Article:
Wii and U

by Federico Fasce on 9 June 2011

Post image for Wii and U

The name is not so good. Ok, I guess I’ll get over it. After all my first console was an Intellivision. I can’t really say if this is a good or a bad move for Nintendo, right now. We have seen to little of Nintendo Wii U to say something about it. I love the way Nintendo makes games, and in my library the space taken by Wii games is more than the one taken by Ps3 and XBox 360 games TOGETHER. And yes, I’ve played and enjoyed them all, for different reasons.

So, Wii U. The first thing I’ve noticed is the way they have totally ignored the console, putting the spotlight on the controller. Everyone wanted an HD Wii, and Nintendo is doing it. But they kinda ignored the graphics power. It’s like for them is not really a selling point. Today you need it, but it’s not that the thing making a game fun. The controller is way more important, because it defines the experience in some ways. It defines its more than the bells and whistles of HD graphics. The new controller can move the action from the screen to the living room space. It’s family centric (and family is the most repeated word during the keynote). So the controller enables a certain kind of play. Wiimote did that too, but in different ways. When Wii was presented, the console was still at the center of the show, though the controller was obviously the most discussed thing. Today, the console is not so important. What’s really important is the experience and the interaction. That’s it. In a way they learned from Apple. When speaking about iPhone and iPad, Apple never talks about technical specs. Just few developers, for example, really know which CPU is mounted on an iPhone 4, or how much Ram it mounts. But I’m digressing.

The new controller generates a lot of confusion. As I said, I’m not entirely sure of it. It looks like an experiment, and in some ways is more difficult to understand than Wiimote. But it’s fascinating. It opens possibilities. It challenges my mind like no controller did before. Sure, it screams imperfect information, and it can introduce in offline multiplayer digital games an element they lack: the possibility for the player to carry asymmetric information, which could easily lead to patterns like temporary alliances, diplomacy or simply deception. But this is only scratching the surface. As for the Wii launch, I really hope that designers will find some clever ways to use this thing. And maybe for that Satoru Iwata needs to review his thought about indie developers and to open the access to the platform as much as possible. Good luck with that.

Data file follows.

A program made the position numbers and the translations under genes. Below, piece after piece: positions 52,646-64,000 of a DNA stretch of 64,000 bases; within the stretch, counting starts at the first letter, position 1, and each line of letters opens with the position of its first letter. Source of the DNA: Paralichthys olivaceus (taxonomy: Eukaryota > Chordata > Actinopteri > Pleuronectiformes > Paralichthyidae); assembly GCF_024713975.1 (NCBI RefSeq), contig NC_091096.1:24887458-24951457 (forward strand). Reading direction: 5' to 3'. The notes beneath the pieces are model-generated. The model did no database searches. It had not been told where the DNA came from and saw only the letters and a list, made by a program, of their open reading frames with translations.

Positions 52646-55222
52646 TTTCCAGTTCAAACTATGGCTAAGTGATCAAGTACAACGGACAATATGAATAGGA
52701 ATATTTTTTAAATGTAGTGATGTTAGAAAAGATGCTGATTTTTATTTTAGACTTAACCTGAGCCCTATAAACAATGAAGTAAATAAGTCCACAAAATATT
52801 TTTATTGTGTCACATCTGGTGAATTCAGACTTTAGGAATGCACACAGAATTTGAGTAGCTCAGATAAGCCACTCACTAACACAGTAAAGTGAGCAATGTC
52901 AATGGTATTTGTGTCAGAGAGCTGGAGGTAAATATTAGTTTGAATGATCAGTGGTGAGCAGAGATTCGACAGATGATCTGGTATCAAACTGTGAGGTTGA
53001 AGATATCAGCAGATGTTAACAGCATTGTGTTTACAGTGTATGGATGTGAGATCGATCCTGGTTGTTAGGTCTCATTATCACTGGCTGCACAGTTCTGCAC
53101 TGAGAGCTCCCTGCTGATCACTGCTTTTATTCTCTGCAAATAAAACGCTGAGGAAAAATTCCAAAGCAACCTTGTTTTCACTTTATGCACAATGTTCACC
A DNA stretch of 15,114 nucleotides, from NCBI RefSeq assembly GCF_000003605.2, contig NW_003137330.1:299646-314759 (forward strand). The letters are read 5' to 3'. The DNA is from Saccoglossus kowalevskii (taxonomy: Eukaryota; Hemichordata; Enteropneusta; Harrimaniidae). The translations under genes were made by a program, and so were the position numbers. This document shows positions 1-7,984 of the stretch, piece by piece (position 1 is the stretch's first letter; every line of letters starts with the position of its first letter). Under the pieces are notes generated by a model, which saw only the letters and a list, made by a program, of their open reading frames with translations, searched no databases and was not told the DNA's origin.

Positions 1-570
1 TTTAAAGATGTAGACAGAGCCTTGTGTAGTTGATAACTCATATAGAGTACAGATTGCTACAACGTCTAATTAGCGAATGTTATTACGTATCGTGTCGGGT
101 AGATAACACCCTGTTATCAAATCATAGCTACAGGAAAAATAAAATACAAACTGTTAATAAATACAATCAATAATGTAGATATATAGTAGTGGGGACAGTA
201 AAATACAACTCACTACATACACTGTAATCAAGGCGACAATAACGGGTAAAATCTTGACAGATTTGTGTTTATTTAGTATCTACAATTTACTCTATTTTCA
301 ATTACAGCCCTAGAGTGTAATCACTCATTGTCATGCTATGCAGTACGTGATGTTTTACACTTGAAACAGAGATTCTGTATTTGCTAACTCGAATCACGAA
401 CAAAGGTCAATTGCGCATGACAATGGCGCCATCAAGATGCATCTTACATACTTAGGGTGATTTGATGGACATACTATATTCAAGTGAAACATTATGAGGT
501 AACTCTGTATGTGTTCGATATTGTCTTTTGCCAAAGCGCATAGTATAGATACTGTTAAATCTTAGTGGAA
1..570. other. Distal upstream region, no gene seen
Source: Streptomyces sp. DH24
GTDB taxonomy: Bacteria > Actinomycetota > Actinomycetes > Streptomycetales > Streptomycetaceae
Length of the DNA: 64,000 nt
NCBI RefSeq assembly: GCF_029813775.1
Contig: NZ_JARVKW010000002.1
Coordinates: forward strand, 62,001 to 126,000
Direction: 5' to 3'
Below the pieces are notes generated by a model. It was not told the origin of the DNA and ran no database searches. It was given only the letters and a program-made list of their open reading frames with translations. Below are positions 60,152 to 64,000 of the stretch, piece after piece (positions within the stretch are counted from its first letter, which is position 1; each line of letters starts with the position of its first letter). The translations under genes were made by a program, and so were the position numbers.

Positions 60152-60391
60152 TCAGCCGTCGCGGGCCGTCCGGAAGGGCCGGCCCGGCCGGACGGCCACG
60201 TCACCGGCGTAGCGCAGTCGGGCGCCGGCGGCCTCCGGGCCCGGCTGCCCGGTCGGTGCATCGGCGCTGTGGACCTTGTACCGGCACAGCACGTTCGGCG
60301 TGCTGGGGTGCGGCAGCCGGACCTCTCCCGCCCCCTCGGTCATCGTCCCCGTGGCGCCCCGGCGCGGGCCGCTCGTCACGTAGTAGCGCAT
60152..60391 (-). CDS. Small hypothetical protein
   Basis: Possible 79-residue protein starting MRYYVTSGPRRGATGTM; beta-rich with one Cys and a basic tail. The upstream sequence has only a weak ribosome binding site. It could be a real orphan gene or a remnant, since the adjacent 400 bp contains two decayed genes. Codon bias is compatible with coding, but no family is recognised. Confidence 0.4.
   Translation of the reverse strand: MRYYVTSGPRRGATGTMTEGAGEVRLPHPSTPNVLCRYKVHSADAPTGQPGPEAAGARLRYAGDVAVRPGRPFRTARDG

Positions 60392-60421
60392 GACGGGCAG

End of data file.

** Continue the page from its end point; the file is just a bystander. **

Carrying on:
There’s no such thing as a portable console

by Federico Fasce on 24 May 2011


Well, the iPhone, maybe. But I’m not sure.

The point is, when I was a high school student, I bought a Gameboy. Yep, the original one. Big, warm grey plastic, crappy screen. And yet I was constantly mocking friends with Lynx or GameGear. Actually, I got a GameGear myself, so I was the subject of my own mockery. The other consoles were boasting those full color backlit LCD Screen, and their batteries lasted for about fifteen minutes. You couldn’t even finish a game of Sonic and it was over. Unless have brought with you this huge power adapter and finding a power outlet, of course. Which was pretty difficult on the bus, you know. Gameboy batteries, on the contrary, lasted thirty hours. Plus, Tetris, one of the most addictive game ever, was included with the console. A lot of games were fast and immediately fun, perfect for the small gaming sessions which happen on the road. It makes a lot of sense. I brought my Gameboy everywhere, and it was just perfect, despite being so clunky.

Fast forward to the next-gen era. The handheld market is pretty dynamic. Nintendo alone released four versions of its DS franchise, plus the new 3DS. Sony is trying to put PS games on their phones, has the PSP and the Go (a big failure, but still) let alone the incoming NGP. None of these are really hand-held consoles.

Sony tried to bring the home console entertainment to the hand-held world. Pretty good if you travel a lot, during long trips, or when in hotel with nothing to do. But terrible, really terrible for short burst of gaming.